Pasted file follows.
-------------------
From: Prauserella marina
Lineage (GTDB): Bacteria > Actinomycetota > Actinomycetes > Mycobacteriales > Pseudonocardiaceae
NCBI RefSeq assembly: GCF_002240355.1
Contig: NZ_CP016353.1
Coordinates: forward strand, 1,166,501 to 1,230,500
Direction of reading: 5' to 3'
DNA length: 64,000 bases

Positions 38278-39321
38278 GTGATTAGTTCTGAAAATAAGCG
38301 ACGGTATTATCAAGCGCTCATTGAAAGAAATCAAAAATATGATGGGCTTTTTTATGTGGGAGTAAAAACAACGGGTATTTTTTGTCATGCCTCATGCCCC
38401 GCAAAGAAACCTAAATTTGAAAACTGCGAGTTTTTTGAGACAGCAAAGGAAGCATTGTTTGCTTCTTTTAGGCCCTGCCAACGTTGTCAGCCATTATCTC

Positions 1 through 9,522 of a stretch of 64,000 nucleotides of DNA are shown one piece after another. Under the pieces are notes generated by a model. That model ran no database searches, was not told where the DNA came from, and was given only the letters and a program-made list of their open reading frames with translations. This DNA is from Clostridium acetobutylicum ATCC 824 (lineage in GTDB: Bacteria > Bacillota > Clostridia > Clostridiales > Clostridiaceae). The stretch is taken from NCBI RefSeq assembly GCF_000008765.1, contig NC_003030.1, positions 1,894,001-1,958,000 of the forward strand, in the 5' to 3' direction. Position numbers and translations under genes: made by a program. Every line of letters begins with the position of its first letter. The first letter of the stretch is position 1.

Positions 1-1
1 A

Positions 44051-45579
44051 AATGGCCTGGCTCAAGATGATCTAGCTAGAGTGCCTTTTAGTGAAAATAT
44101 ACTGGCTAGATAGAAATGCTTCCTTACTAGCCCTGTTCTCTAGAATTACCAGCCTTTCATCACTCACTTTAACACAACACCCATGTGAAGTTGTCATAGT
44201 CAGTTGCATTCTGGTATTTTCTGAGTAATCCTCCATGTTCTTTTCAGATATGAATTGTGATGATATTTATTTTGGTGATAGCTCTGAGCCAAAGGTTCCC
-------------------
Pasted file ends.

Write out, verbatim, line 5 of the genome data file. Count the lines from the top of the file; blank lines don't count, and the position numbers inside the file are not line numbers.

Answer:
Coordinates: forward strand, 1,166,501 to 1,230,500